# Confusion with parallel vector definition.

Two non-zero vectors $x$ and $y$ are said to be parallel if there exists a non-zero scalar $\lambda$ such that $x=\lambda y$.

Here is my stupid question: I don't understand this definition in $\mathbb{R^2}$ or $\mathbb{R^3}$. If $x$ is a scalar multiple of $y$, then how are they parallel? In $\mathbb{R^2}$, isn't $y$ contained in $x$ since they're scalar multiples? So they're lines with direction, but they share part of the same line. So how are they parallel if they have points in common with each other? I'm thinking the same thing in $\mathbb{R^3}$.

• A vector is not a line. For each vector, there are an infinite many number of directed line segments that represent that vector. For any vector $\vec V$, we can create a directed line segment that begins at a point, say $(x_0,y_0,z_0)$, and ends at another point, $(x_1,y_1,z_1)=(x_0,y_0,z_0)+1\,\vec V$. Commented Jul 18, 2015 at 4:04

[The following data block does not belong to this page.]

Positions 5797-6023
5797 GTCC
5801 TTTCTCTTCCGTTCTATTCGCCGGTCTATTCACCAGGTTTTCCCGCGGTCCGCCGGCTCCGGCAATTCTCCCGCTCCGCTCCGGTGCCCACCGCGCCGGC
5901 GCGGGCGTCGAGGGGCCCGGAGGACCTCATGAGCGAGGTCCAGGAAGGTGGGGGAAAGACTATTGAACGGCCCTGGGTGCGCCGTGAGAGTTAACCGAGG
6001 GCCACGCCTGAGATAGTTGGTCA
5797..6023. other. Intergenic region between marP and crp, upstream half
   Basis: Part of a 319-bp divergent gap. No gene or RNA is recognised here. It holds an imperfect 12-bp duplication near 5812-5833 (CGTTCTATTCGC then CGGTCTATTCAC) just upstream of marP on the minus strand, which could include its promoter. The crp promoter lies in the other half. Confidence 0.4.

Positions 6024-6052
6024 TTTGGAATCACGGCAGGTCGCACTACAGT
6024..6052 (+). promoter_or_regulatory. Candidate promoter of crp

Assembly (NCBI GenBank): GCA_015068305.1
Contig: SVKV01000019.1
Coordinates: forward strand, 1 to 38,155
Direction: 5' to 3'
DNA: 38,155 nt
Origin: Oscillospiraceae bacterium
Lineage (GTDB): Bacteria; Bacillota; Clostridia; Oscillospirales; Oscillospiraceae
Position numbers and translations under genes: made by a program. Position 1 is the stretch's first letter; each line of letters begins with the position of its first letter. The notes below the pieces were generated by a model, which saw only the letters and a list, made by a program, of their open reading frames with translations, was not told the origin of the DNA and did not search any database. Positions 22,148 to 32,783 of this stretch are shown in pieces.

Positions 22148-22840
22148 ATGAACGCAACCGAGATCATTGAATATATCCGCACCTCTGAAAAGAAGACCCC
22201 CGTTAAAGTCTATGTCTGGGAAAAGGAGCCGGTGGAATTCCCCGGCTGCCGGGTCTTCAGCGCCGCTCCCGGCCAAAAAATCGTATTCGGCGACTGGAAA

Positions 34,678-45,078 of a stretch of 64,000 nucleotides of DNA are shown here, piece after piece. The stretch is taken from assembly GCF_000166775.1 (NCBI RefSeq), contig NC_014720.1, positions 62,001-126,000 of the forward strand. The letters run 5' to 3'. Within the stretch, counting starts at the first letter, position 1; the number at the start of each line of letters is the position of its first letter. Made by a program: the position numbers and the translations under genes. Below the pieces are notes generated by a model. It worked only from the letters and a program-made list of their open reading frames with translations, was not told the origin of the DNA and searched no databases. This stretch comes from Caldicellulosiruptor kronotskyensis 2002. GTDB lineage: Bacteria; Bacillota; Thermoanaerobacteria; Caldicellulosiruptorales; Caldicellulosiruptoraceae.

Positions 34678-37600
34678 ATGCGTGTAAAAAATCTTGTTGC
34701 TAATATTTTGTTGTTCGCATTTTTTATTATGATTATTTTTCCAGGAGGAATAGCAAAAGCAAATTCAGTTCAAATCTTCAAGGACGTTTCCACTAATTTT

• I don't believe this definition is correct, as the zero vector is parallel to all vectors even though it doesn't meet your definition Commented Dec 28, 2022 at 23:41

I imagine you are thinking of the geometric definition of parallel lines, which is that two lines in $\mathbb R^n$ are parallel if they do not intersect, or if they intersect an infinite number of times. Since vectors are not lines, this definition does not apply, and we use a new definition, which is the one you gave.